Quantitative Skills > Teaching Resources > Activities > How many sand grains on a beach?

How many sand grains on a beach?

Alan Whittington, University of Missouri-Columbia.
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Summary

Short (15 minute) exercise for use in small or large classes. Could also be used in a laboratory. Three parts:

  • students are asked to think about how they would calculate the number of sand grains on a beach, specifically what information is needed.
  • Example data is supplied to allow a first order answer to the question.
  • The resulting large number is put in the context of other large numbers that should be relevant to non-scientists.

Learning Goals

- Increase student confidence in estimation and handling large numbers using scientific notation
- Practice unit conversion and use of the metric system
- Demonstrate the relevance of large numbers to non-scientists

Context for Use

Could be used in small or large classes. No equipment required - probably best to discourage the use of calculators. Should take no more than 15 minutes for all three parts, although could be longer if students are encouraged to come up with their own dimensions for the beach and the size of a sand grain.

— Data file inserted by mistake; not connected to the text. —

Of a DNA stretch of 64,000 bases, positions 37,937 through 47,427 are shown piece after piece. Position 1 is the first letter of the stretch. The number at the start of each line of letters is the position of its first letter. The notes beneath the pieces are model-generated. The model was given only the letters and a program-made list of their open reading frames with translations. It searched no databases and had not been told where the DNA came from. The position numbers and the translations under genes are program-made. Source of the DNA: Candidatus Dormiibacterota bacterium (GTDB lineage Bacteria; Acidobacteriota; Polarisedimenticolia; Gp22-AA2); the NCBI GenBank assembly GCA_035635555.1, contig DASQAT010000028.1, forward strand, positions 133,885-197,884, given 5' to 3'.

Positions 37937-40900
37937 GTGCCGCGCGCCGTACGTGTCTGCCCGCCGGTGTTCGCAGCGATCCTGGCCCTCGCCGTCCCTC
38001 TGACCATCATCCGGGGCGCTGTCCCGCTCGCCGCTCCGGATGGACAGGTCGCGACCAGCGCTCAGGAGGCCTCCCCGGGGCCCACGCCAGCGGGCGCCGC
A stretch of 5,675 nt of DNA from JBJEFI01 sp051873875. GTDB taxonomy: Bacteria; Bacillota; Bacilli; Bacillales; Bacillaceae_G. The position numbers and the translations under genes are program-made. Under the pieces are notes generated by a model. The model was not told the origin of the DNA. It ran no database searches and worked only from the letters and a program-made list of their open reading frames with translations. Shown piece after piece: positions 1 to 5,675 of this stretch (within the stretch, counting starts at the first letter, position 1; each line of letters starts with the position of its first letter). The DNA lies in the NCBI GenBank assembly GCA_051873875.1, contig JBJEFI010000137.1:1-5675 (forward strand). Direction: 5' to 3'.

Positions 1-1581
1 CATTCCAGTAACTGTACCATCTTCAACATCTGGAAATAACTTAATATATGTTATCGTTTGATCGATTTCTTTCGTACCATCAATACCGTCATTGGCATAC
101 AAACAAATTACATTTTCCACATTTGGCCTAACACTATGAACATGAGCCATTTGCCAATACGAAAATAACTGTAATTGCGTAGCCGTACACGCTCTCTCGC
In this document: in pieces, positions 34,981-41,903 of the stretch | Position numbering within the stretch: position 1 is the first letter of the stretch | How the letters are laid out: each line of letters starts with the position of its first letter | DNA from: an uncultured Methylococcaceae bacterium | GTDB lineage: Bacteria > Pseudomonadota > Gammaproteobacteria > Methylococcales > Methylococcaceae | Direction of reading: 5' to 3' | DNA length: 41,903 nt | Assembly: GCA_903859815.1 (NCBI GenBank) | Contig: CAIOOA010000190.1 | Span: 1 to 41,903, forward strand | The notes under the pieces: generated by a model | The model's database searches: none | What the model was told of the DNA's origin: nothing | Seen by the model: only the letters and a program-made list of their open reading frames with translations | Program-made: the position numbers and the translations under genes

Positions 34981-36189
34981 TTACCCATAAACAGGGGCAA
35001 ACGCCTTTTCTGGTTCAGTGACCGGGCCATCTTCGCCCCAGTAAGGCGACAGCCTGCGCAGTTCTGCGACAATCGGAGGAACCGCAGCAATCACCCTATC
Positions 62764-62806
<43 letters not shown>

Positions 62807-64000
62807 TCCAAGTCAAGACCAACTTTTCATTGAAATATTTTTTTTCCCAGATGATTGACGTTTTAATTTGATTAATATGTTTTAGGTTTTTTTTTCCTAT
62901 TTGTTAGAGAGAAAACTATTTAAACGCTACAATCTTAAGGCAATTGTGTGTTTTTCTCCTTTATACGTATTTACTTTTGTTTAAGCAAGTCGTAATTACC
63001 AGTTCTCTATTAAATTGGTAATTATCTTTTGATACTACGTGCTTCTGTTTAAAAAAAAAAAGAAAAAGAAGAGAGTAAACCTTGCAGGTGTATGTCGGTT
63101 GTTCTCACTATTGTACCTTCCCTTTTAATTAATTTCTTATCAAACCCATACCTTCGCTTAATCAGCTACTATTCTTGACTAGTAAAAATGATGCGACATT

Description and Teaching Materials

See Word document, Instructors notes with example solution (Microsoft Word 53kB Aug29 06)

Teaching Notes and Tips

Assessment

References and Resources

World population clock, from Princeton University (needs java):
http://opr.princeton.edu/popclock/
This one updates every second or so, which is more fun than the one available from the US Census Bureau: www.census.gov/main/www/popclock.html

US National Debt counter (needs java):
http://www.usdebtclock.org/
This is one of many available online, based on daily updated information from the US Treasury Department (but hosted by a private group). The US treasury has a much less exciting page, but it does claim to be accurate "to the penny":

http://www.treasurydirect.gov/NP/BPDLogin?application=np

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